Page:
For lawns, topsoil should have a pH of between 5.5 and 7.5. It should be loam or sandy loam, not clay or extremely sandy. Purchase topsoil that has been screened; screening removes rocks, roots and other materials.
Topsoil is rock that has been broken down by the earth’s geological processes and pushed up to the surface where it mixes with decaying plant and animal matter.
Humus and nitrogen in topsoil provide nutrition for plants and provide filtration media for water in aquifers.
Topsoil varies from about 2 to 10 inches deep. High levels of organic matter give it a darker color than sub-soils and it contains fewer salts, less clay and other materials that might limit plant growth. It has few fragments of coarse rock and contains nitrogen, phosphorus, potassium and iron.
Good topsoil allows water to drain easily, but it holds water long enough for roots to use it. Unlike clay or rocky sub-soils, its texture allows easy penetration by plant roots.
Ideal topsoil has a pH between 5.5 and 7.5, contains high percentages of sand and silt, a low percentage of clay and 2 percent or more organic matter.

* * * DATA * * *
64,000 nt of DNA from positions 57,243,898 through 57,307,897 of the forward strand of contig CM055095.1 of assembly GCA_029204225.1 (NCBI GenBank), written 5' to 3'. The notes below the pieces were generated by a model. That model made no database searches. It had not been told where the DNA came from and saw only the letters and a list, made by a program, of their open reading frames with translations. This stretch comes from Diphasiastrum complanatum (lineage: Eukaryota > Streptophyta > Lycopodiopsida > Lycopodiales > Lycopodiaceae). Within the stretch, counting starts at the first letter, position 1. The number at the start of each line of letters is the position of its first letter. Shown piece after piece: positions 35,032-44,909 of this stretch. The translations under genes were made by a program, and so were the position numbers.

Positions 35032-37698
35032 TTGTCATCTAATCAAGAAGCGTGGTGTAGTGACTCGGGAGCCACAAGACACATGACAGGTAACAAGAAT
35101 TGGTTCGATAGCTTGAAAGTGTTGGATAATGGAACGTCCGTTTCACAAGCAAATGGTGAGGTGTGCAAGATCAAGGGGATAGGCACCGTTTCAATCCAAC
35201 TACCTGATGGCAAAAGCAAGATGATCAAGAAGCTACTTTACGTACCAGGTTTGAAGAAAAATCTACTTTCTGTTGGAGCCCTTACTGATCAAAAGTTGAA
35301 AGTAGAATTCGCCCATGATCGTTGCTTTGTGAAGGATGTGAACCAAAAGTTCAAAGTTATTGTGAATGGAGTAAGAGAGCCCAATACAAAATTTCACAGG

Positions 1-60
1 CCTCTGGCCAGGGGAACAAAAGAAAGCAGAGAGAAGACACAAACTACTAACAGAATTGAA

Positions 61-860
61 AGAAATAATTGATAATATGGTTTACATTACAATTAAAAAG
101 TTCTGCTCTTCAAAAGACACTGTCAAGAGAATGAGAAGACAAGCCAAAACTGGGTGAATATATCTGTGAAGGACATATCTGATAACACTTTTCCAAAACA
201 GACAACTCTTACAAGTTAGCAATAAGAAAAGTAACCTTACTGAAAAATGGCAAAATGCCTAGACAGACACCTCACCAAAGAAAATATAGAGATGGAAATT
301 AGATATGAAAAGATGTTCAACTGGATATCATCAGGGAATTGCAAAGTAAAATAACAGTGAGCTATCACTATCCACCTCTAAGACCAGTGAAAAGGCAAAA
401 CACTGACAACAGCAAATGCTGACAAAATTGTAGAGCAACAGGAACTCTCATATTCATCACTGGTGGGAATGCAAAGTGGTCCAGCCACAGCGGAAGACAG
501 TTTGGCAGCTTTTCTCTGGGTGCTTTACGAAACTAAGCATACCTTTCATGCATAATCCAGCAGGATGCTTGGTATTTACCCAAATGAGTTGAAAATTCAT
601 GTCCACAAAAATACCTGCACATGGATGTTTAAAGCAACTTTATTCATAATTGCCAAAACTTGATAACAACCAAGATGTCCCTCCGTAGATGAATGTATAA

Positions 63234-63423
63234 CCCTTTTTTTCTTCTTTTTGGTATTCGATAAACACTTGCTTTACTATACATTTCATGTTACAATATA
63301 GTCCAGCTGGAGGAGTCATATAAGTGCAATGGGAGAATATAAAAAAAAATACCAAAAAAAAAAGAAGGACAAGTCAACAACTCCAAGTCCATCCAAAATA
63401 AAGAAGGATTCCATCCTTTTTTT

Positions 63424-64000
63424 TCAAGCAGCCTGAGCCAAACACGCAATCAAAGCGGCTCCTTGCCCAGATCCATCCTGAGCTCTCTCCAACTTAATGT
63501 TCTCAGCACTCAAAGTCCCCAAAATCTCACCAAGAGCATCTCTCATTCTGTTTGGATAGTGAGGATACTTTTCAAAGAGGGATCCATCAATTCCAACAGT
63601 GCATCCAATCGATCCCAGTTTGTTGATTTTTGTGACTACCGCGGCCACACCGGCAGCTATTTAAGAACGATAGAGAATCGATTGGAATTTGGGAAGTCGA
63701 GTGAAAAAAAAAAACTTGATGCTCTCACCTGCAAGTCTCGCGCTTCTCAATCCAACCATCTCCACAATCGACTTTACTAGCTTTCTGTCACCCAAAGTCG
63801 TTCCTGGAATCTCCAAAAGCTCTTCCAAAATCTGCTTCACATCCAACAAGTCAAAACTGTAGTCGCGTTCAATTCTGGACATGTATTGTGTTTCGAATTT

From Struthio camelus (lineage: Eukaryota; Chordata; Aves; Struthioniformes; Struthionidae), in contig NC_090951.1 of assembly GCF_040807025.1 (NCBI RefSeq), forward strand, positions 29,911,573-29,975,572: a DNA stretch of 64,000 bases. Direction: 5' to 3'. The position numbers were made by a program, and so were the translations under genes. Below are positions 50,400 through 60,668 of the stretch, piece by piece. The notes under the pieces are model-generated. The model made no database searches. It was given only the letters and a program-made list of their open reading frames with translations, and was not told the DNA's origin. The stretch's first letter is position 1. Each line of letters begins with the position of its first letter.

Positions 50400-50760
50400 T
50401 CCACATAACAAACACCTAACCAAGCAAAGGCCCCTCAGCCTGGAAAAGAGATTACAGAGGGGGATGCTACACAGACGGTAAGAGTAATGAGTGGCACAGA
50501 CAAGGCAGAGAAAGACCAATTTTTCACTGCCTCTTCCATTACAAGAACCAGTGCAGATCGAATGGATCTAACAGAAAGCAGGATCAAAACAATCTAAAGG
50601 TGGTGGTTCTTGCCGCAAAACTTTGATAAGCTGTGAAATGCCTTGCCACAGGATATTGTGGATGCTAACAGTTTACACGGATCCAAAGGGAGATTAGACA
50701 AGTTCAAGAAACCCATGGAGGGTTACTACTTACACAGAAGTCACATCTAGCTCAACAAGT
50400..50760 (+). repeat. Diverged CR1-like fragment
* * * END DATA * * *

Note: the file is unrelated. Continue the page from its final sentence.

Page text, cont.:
Topsoil lost during development excavation or removed by flooding and erosion must be replaced for soil to support plant growth. Topsoil should always be tested before adding amendments or fertilizers.
Topsoil can be used for flowerbeds and vegetable garden beds, as well as for laying turf. There are different varieties of topsoil depending on the intended use.
Rip any quantity of old newspapers into strips, or run them through a paper shredder. Smaller pieces decompose faster.
Dig a hole in your back yard, 1 to 2 feet deep and 1 to 2 feet wide.
Cover the bottom of the hole, up to 4 inches deep, with newspaper and lightly spray it with water.
Add a layer of grass clippings and/or kitchen scraps to the top of your newspaper. This will hasten the newspaper's decomposition and provide an environment that bacteria, earthworms and microbes enjoy.
Cover the food and yard waste with a layer of organic garden soil. If there's room in the hole for another set of layers, just be sure that you keep layering in the same order: newspaper, followed by grass clippings and/or kitchen waste, then garden soil.
Leave the newspaper compost untouched for three months. After this you can sift the matter into a wheelbarrow for distribution in your garden.